You knew J. Lo was unique, but a new study puts her on a whole new level.
This per a new report by Dr. Stacy L. Smith and the USC Annenberg Inclusion Initiative in partnership with National Association of Latino Independent Producers (NALIP) and Wise Entertainment, tracking the erasure of Latinx people in film, on and off-screen.
The numbers are dismal. Latinx characters made up only 4.5% of the 47,268 total studied. Only 3% of movies featured Latinx actors in lead roles. Along with J. Lo, the most frequently hired Latinx actors included Cameron Diaz, Eugenio Derbez, and Jessica Alba, who between them held 16 of those 35 lead roles surveyed.
Across the 100 top-grossing films of 2018, 47 were completely missing a speaking or named Latino character, and 70 were missing Latinx women. Latina characters were also found to be more likely to be sexualized than their Black or Asian counterparts.
“No matter which part of the film ecosystem we examined, Latinxs were vastly underrepresented,” Dr. Smith said in a statement released with the study. “This community represents nearly half of Angelenos, 39% of Californians, and 18% of the U.S. population. At a time where Latinos in our country are facing intense concerns over their safety, we urgently need to see the Latino community authentically and accurately represented throughout entertainment.”
Indeed, behind the camera, things are no better. Latinx directors made up only 4% of the total number, and just 3% of producers. Patricia Riggen, who helmed 2015’s The 33, was the only Latinx woman out of the 1,335 total directors studied. For reference, Latinx people made up 18.1% of the total U.S. population in 2018, the nation’s largest ethnic or racial minority, according to the Census Bureau.
It’s a disparity that’s reflected in Hollywood’s most coveted awards. Only five of the 50 films nominated for Best Picture at the Oscars in the last six years boast Latinx directors or producers, and four of them were directed by Alfonso Cuarón or Alejandro G. Iñárritu. (The last is Shape of Water, directed by Guillermo del Toro, which won in 2017.) Over that same period of time, only one Latinx woman was nominated for Best Actress: Roma’s Yalitza Aparicio, who was also the first indigenous woman ever to get the nod.
But as the study shows, even when Latinx characters do appear, it’s usually in a negative context. Twenty- four percent of all Latinx speaking characters across 200 popular films were shown to be criminals, 12% were “temperamental or angry,” and 36% isolated, without community, or anything specifically tying them to their heritage.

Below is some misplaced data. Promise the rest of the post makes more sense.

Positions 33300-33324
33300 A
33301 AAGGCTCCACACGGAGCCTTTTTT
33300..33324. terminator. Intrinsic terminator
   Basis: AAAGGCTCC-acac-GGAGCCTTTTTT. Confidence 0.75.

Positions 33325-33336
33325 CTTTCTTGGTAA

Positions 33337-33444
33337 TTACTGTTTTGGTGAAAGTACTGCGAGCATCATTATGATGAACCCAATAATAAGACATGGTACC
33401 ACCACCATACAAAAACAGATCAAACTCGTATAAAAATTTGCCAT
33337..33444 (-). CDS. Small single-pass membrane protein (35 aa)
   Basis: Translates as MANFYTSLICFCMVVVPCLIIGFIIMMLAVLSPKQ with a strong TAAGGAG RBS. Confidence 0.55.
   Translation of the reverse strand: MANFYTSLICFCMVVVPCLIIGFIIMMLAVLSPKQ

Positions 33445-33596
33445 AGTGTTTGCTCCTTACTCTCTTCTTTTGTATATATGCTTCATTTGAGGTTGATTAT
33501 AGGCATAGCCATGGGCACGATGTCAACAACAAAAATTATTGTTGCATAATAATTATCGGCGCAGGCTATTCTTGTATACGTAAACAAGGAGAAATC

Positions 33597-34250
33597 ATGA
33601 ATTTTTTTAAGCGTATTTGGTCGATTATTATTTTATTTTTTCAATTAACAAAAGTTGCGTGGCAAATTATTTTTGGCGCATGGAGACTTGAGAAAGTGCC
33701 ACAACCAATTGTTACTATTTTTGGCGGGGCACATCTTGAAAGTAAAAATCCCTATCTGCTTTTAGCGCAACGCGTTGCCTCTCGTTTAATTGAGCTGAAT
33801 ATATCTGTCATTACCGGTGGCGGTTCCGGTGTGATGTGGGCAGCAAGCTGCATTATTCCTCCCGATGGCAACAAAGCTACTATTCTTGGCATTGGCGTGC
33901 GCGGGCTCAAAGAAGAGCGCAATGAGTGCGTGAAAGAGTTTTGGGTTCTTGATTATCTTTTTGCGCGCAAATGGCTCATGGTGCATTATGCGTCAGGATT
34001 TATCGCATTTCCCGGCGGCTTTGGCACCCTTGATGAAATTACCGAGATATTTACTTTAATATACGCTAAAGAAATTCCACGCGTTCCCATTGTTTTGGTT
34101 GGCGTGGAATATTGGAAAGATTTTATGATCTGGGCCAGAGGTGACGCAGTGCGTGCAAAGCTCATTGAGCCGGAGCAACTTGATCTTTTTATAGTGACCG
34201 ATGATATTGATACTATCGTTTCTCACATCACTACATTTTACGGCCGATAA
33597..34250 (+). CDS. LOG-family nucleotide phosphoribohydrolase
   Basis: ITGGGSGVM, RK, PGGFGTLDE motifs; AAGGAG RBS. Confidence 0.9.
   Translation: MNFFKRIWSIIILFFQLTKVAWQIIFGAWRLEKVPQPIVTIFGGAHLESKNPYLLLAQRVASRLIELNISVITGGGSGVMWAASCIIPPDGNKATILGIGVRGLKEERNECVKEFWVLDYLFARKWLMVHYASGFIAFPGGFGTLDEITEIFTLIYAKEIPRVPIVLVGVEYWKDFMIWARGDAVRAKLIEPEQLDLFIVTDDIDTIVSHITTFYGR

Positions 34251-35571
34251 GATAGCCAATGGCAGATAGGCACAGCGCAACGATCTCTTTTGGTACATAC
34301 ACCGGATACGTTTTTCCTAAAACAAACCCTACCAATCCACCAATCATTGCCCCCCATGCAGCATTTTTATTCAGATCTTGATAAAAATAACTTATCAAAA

These statistics aren’t just disappointing — they’re potentially dangerous.
“The erasure of the Latino community in film creates a void that has been allowed to be filled by hateful and violent rhetoric,” Mauricio Mota, Co-President of Wise Entertainment and producer of the Emmy-nominated series East Los High, stated in a press release.
We currently have a president who has no trouble dealing in harmful tropes and baseless stereotypes. Latinx asylum seekers are being locked up and separated at the border, and dehumanized and vilified by the Trump administration and their supporters in order to justify it. If the only depiction we see of Latinx people on-screen is of violent gangs, or poor, rootless immigrants, it becomes easier to dismiss their concerns and their rights.
It’s also bad for business. As more and more people move towards the comfort of streaming movies and TV from their couch (let’s face it, sweatpants > real pants), the film industry is currently struggling to retain theater-going audiences. In a recent New York Times feature called “How Will Movies Survive The Next 10 Years?” industry leaders ranging from J.J. Abrams to Lena Waithe weighed in on the marked shift in movie-viewing habits, and how that will impact Hollywood going forward. Latinx audiences represent $1.7 trillion in consumer spending, making up 23% of movie tickets sold. Obviously, representation and diversity matter beyond crass dollars and cents, but the fact is that the industry has a financial stake in making sure everyone has their story told in an authentic and realistic way.
Gina Rodriguez summed up the urgency of the situation best in a powerful Variety essay pegged to the release of Miss Bala, the rare studio film led by a Latinx actress, filmed on location in Mexico, and boasting a 95% Latinx crew.
“To be seen and heard is a simple human need,” she wrote. “To be invisible in a world of loud voices is heartbreaking and dehumanizing. The under-representation of Latinos in Hollywood both on and off screen is not just a feeling; it’s a sad reality.”